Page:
Jul 03

Echo Lake with Sam Flanagan: 01-02JULY2021

Echo Lake is located within the Norse Peak Wilderness, just north of Mount Rainier, and in proximity of the Crystal Mountain ski resort. It is pristine wilderness with wonderful streams and beautiful lakes, marred only by the unfortunate occurrence in 2017 of a major forest fire that raged through this area. The fire was started by lightning strike, and though it was fairly comprehensive, it is seen extensively when one is hiking in proximity to our current trail while on the Pacific Crest Trail. The fire was rather selective, leaving large patches of unburnt trees, and occasionally a small island of viable trees in a field of charred and dead trees. Some of this hike traversed burnt sections, though there were still mostly viable trees.

We started out on July 01 at about 10 am, and the parking lot was essentially empty. This is an extremely popular hike so that was quite strange. On the way in, we greeted the owner of the one other car in the lot who was hiking out. She also had a Gossamer Gear backpack, which is not the most common backpack in this part of the universe.

Crossing a stream on a precarious “bridge”, aided by a rope strung across the creek by the forest service.
Sam entering the Norse Peak wilderness
Hiking up the Greenwater River system, past the lower and upper Greenwater Lakes.
Sam at the horse camp of Echo Lake. Across the lake, one can observe the devastation of the 2017 fire.

I originally intended to do this hike as a loop, going from Echo Lake up to Corral Pass, spending the night at Corral Pass, and then descending by way of the Lost Lake trail and back to the trail head. Echo Lake was 7 miles from the trailhead, and a lot of climbing. As we went past the Greenwater Lakes, we encountered more and more mosquitos. Sam applied mosquito juice, but still got eaten up. I was using a mosquito head net, but they were not attacking me as viciously as Sam, so loaned the net to him. Even still, by the time we reached Echo Lake, Sam had had enough of the mosquitos, and we decided to call it quits. We ate lunch and then dinner, set up our tent, and had a restful night. The day was warm but mostly cloudy, with blue sky for an hour or two while we were at the lake. On the way out the next day, we then encountered swarms of weekend warriors coming up the trail. We got to the parking lot about 11 am, which was nearly full of cars. I gave Sam an obligatory stop at Wally’s for his Wallyburger, a treat not to be missed.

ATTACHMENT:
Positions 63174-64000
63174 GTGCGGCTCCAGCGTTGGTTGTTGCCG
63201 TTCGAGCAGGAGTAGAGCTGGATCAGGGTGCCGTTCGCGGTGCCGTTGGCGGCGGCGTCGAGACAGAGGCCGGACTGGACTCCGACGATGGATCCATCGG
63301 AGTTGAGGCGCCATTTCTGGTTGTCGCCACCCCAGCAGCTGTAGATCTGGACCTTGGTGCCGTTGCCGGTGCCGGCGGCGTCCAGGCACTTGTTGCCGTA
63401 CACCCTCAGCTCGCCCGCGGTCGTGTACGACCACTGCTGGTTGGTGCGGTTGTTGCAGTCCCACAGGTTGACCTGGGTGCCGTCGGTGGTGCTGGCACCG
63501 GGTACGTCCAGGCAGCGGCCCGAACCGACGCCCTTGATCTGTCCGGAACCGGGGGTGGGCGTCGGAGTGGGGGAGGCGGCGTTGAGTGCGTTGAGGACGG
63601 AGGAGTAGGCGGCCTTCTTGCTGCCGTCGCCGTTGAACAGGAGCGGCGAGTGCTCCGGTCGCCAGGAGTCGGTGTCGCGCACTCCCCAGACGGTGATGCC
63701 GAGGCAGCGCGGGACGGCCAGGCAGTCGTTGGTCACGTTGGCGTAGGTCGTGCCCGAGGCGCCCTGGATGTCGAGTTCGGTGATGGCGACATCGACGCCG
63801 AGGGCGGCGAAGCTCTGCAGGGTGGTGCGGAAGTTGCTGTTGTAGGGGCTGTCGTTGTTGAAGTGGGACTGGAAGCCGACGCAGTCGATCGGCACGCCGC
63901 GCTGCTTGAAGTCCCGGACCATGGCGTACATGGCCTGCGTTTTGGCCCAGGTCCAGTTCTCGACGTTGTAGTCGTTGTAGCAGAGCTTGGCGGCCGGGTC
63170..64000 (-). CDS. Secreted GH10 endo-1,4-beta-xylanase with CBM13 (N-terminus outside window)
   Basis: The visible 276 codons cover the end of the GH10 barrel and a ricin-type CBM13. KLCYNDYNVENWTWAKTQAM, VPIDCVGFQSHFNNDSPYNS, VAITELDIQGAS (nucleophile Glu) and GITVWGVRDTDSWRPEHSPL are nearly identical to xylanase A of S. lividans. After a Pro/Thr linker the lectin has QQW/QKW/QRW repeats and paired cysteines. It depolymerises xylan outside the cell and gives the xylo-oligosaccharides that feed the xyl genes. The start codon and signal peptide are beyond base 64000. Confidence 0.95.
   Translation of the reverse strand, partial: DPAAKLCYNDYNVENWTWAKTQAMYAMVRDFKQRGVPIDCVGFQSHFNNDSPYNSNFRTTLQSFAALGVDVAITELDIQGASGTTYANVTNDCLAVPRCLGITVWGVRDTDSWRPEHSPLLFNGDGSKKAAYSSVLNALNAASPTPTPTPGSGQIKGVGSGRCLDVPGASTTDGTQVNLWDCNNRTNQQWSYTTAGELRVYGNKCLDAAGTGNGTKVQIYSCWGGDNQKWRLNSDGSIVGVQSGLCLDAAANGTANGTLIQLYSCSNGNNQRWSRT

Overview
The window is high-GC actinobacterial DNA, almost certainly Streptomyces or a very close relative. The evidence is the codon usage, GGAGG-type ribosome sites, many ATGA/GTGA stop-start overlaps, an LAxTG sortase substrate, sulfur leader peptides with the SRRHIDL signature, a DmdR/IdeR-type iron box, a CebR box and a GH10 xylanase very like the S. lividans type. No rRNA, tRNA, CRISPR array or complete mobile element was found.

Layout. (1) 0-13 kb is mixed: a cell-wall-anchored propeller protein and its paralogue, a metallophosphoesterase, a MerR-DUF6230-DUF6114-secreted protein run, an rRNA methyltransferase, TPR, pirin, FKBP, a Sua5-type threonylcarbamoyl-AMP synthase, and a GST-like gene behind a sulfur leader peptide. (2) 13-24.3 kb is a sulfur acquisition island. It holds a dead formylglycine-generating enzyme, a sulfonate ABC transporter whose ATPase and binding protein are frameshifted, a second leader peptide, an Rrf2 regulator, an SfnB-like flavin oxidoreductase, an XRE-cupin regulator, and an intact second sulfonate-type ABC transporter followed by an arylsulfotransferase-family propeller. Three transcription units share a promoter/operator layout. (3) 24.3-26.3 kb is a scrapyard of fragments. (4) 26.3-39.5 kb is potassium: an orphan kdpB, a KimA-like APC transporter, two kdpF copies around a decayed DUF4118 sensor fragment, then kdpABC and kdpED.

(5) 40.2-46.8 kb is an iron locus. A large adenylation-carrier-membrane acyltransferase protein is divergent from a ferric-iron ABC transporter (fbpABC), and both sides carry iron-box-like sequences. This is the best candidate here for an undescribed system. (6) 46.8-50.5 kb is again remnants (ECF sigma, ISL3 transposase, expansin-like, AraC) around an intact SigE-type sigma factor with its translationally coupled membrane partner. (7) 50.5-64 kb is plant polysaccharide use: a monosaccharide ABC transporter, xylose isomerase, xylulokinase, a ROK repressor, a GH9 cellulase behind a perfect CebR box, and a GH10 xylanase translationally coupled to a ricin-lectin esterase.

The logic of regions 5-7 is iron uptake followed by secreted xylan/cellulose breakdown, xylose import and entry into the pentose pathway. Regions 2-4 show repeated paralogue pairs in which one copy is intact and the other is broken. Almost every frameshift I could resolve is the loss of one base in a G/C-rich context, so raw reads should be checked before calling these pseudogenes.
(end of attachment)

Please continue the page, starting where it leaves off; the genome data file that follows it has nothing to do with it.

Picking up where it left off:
On arriving home, Betsy had a list of chores to get done. Meanwhile, I conspired as to my next hike. Sometime after the 4th JULY, I will be taking the train down to Vancouver, WA and meet Gaylon. The next AM, he will drop me off at the Bridge of the Gods, but this time, I will start hiking north. I’ll probably not resupply until White Pass, a total of 150 miles, and then terminate the hike at Chinook Pass, and hitch hike back to civilization.

The multiple obstacles that I continually am confronting have left me with the question as to whether I’m crazy, or whether God is blocking every attempt of mine to complete the trail. At this point, I’ve lost all interest in completing the entire PCT. I would like to hike most of the Washington and Oregon parts of the trail, and hopefully also hike the trail from Castella to Ashland. I don’t have any extreme hopes or expectations. I’ve learned the importance of enjoying the hike. Many will push on in the face of miserable conditions, simply to claim that they’ve done the entire trail. That’s not my cup of tea. I’ll do what I can, but I’ll enjoy it while I do it.

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